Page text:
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07-Ellis Island 21A room in which autopsies were conducted on bodies in front of a group of doctors

Ellis Island, the gateway to the United States for millions of immigrants from 1892 to 1954, has become one of New York City’s top tourist attractions, drawing over two million visitors per year. Hiding in plain sight, just to the left of disembarking passengers headed towards the Great Hall, is the 22-building South Side hospital complex, once the standard for United States medical care, and one of the largest public health undertakings in American history. A volunteer group, Save Ellis Island, has been raising public awareness about the remarkable operation that took place in its walls, which have been left to decay since the hospital complex nearly 60 years ago.

Of the more than 12 million immigrants who traveled through Ellis island before it shut its doors in 1954, an incredible 10% (or 1.2 million) were given further examinations for concerns related to their physical or mental health. Here are some beautiful photos by  Clara Daly, previously of Ward9.

Read more about the abandoned and degrading hospital complex from our piece Partners in Preservation campaign.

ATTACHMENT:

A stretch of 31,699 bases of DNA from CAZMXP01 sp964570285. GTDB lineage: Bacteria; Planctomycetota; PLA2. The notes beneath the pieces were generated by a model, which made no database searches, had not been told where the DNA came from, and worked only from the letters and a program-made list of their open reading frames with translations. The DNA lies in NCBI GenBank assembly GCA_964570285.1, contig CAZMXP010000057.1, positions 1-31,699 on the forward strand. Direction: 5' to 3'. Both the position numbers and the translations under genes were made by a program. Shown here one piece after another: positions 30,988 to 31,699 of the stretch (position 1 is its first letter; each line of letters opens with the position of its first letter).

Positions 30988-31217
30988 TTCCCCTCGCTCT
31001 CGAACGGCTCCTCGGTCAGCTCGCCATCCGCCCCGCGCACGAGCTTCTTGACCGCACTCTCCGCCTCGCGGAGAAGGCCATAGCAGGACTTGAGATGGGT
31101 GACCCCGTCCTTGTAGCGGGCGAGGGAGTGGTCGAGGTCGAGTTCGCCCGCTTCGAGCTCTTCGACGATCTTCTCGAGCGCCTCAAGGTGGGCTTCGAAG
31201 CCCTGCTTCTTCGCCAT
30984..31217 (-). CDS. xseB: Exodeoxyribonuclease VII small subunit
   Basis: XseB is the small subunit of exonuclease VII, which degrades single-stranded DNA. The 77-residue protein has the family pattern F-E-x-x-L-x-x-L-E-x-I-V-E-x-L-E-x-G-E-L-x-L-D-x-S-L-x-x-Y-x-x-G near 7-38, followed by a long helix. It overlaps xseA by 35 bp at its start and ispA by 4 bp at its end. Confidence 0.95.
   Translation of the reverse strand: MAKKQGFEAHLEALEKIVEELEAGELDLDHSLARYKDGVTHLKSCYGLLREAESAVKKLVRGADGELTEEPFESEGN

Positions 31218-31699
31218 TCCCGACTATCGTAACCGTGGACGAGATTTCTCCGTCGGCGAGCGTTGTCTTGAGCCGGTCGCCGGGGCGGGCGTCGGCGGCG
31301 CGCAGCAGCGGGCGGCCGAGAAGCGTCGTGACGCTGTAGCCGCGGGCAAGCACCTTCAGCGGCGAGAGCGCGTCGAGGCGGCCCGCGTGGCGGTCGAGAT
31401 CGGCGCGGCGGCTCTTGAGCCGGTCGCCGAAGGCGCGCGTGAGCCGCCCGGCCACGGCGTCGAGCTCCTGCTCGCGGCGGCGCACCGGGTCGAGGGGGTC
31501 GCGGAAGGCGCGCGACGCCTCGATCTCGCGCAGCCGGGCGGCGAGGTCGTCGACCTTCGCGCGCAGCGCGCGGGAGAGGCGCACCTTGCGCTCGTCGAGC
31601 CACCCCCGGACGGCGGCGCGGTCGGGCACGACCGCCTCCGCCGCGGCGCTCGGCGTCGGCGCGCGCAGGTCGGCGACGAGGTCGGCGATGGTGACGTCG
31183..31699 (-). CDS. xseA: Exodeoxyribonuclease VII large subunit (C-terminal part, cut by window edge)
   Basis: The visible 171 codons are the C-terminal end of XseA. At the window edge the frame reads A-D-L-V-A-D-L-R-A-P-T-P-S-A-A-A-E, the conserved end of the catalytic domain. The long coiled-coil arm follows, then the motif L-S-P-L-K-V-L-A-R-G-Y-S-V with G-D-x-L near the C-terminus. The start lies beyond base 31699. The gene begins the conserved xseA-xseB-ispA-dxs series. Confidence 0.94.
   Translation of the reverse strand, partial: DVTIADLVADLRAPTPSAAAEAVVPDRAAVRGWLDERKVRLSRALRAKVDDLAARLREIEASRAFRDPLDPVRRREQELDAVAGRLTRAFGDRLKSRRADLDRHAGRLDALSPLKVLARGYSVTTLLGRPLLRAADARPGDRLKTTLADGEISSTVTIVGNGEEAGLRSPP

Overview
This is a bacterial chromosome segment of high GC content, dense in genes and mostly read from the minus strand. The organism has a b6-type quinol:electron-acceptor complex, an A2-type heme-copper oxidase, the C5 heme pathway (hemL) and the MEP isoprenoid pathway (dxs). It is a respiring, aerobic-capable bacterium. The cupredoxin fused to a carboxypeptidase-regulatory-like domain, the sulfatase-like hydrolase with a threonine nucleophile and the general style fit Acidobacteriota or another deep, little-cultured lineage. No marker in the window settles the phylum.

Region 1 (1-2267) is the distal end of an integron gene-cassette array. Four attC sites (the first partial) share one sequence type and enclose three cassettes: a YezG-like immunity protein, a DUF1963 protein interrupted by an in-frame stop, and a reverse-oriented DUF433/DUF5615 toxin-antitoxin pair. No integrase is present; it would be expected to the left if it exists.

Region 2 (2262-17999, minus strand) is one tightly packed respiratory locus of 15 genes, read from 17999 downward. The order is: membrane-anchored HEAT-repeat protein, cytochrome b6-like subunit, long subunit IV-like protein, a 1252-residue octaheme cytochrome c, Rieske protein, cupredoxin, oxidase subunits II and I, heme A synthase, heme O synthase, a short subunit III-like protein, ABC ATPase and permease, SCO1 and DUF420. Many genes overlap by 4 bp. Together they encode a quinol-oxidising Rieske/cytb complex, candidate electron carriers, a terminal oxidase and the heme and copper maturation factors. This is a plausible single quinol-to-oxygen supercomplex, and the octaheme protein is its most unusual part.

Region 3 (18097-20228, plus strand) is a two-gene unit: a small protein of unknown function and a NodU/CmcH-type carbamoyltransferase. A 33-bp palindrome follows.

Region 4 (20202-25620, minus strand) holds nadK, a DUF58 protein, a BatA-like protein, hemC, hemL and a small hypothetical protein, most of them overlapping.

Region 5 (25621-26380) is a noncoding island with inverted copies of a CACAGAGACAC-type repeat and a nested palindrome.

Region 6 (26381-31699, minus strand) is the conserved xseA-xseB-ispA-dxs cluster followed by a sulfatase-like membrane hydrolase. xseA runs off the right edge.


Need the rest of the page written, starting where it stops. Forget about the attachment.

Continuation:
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03-Ellis Island 26These coal ovens would’ve supplied power to much of, if not all of, the island.

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The desolate skeletal frame is visible in these pictures. Chipped paint and rusted metal fills the hospital. The story of the hospital was covered in depth in a 2008 documentary entitled Forgotten Ellis Island by the film maker Lorie Conway. Research was done over 9 years with Conway contacting family members of the past patients, digging through government archives, and spending substantial amount of time on-site.

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1 Comment

  1. A little over 20 years ago, while still on the staff of the NYC Landmarks Commission, I wandered through all the buildings at Ellis Island, including those on the abandoned south side of the complex (there are actually three “islands” as they’re called – Ellis is in the shape of a capital “E”). Before the court decision that awarded most of the island to New Jersey, New York assumed Ellis Island to be in New York City, and the Landmarks Commission designated the entire island as one big historic district. I drew the enviable task of doing the research and writing the official report. It runs 77 pages, and includes maps, historic photos, lists of existing structures, lists of demolished structures, descriptions of same, and photos from 1993 (which I suppose now also count as historic photos). The report is free and available to the public – your tax dollars at work. Here’s the link: http://www.nyc.gov/html/lpc/downloads/pdf/reports/ELLIS_ISLAND_-_HISTORIC_DISTRICT.pdf

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